Carbohydrates and endurance training - Deepstash

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Health Check: do you really need carbs to recover from exercise?

Carbohydrates and endurance training

Researchers have recently observed that limiting carbohydrate intake close to endurance training sessions might promote early muscle recovery and possibly long-term improvements in endurance.

  • Studies show high carbohydrate intakes can suppress the activation of several genes linked to exercise adaptations.
  • Eating large amounts of carbohydrate during early recovery may also interfere with fat loss.
  • Restricting carbohydrates during recovery from exercise increased fat metabolism and decreased carbohydrate metabolism.

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Protein Intake
Protein Intake

Protein intake is considered a no-brainer. As obesity rates have doubled over the last 20 years, this is what we have been told to eat. It is common knowledge that we have to avoid sugar, refined oils, and carbohydrates, and focus on eating protein, will be good for our health and help us lose weight. Many of us have, over the years, switched to brown bread and skimmed milk.

We also believe that we need to eat as much protein as we can.

Protein is Essential

A high-protein diet is essential for us to help our body grow and repair. We have been told to eat approximately 55 gm of protein daily for males, and 45 gm for females, based on average weights.

Not eating enough of protein can also have side effects like hair loss.

Health Fad

The protein supplement market had a valuation of USD 12.4 billion in 2016.

The way protein is packed in everything from candy bars to ‘high protein’ versions of staple products, it is becoming clear that it is an ongoing health fad. Many experts believe that products with ‘inflated protein’ are a waste of money.

Ketosis
... is a natural process the body initiates to help us survive when food intake is low. During this state, we produce ketones, which are produced from the breakdown of fats in the liver.

The end goal of a properly maintained keto diet is to force your body into this metabolic state

Benefits of a Ketogenic Diet
  • Weight Loss.
  • Keto naturally lowers blood sugar levels due to the type of foods you eat.
  • Mental Focus: Ketones are a great source of fuel for the brain.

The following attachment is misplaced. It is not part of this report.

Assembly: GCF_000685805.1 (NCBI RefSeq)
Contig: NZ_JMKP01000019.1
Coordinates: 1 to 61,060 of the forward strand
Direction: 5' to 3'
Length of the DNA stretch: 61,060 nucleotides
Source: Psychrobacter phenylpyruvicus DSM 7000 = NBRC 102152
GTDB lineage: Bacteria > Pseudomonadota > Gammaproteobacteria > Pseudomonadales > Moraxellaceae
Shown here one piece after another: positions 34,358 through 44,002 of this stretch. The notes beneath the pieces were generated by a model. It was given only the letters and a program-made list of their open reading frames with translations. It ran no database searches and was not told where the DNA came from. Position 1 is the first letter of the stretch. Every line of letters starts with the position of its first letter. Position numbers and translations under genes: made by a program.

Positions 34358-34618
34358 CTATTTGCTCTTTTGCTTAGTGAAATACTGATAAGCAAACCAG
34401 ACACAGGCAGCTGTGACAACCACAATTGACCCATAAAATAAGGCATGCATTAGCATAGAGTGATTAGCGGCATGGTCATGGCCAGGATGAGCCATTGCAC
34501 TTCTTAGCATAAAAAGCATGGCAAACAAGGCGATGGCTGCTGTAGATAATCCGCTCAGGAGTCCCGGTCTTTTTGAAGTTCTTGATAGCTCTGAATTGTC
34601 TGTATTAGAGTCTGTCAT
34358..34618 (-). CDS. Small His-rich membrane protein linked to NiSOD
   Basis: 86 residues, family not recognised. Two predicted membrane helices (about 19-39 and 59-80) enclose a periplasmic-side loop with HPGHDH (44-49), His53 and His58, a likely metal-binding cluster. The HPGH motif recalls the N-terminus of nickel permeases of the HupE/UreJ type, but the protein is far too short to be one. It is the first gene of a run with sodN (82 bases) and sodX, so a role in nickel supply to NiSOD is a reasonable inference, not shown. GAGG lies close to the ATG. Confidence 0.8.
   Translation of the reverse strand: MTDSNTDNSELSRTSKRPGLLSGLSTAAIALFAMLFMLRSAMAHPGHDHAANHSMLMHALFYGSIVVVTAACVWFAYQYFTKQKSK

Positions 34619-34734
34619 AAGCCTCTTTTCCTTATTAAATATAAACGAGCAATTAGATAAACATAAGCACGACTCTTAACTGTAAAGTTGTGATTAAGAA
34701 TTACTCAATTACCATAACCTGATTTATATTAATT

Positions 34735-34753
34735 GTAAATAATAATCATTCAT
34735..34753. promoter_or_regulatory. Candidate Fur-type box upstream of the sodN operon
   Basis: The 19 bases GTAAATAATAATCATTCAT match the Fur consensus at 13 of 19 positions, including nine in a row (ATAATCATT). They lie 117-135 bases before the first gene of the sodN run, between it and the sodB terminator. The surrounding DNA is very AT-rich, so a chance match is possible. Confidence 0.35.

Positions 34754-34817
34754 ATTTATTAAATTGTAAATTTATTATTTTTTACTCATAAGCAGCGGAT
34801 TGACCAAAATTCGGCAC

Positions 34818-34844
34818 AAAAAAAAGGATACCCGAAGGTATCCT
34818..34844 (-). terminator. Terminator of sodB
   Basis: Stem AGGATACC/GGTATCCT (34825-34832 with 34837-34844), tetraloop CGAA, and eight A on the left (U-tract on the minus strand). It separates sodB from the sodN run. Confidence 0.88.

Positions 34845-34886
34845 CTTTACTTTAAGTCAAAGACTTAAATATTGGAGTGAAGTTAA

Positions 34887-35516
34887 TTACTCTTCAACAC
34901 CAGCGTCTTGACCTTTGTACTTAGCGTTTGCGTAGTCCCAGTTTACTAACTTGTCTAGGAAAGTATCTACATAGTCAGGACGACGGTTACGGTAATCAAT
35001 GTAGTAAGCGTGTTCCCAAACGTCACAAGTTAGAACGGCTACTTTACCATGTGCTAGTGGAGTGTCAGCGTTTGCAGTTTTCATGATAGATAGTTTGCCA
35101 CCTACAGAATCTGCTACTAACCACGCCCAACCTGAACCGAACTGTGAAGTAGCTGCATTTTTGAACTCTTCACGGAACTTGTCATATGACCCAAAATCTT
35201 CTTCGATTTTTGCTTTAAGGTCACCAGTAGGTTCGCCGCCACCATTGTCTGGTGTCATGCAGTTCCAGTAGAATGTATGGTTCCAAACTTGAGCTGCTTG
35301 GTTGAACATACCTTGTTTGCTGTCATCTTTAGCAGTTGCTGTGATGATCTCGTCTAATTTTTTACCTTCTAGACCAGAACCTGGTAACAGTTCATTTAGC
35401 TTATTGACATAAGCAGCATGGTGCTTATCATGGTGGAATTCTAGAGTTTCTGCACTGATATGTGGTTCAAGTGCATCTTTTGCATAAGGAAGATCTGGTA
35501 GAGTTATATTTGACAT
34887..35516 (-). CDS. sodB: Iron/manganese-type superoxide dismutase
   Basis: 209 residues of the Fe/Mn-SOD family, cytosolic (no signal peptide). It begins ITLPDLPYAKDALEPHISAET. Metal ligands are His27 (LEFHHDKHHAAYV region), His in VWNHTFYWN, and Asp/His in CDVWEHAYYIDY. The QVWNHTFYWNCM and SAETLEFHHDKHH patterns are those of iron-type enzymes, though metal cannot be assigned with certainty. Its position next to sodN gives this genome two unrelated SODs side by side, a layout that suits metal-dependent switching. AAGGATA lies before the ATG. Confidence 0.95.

• Increased Energy & Normalized Hunger: Fats are shown to be the most effective molecule to burn as fuel.
  • Epilepsy: Keto diet has been used since the early 1900’s to treat epilepsy successfully.
  • Cholesterol & Blood Pressure: shown to improve triglyceride levels and cholesterol levels most associated with arterial buildup.
  • Insulin Resistance.
  • Improvements in your skin health.
Do Not Eat on a Keto Diet
  • Grains – wheat, corn, rice, cereal, etc.
  • Sugar – honey, agave, maple syrup, etc.
  • Fruit – apples, bananas, oranges, etc.
  • Tubers – potato, yams, etc.
Intermittent Fasting (IF)
Intermittent Fasting (IF)

The dietary practice of restricting your food consumption to a specific window of time. It is used as a supplement to your diet.
In this fasting state, our bodies can break down extra fat that’s stored for the energy it needs.

Approaches to intermittent fasting
  • Skipped meals - when you skip over a meal to induce extra time of fasting. 
  • Eating windows - this condenses your entire macronutrient intake between a 4 and 7-hour window. The rest of the time you are in a fasting state.
  • 24-48 hour cleanse - where you go into extended fasting periods and do not eat for 1-2 days.
Autophagy definition and benefits

The process by which the cell devours itself.

  • Non-essential parts like damaged proteins are recycled and invading microorganisms and toxic compounds are removed. 
  • Autophagy plays an important role in stopping the aging process, reversing disease, and preventing cancer, but it doesn’t happen all the time. 
  • Autophagic processes can be initiated by fasting, protein restriction and carbohydrate restriction.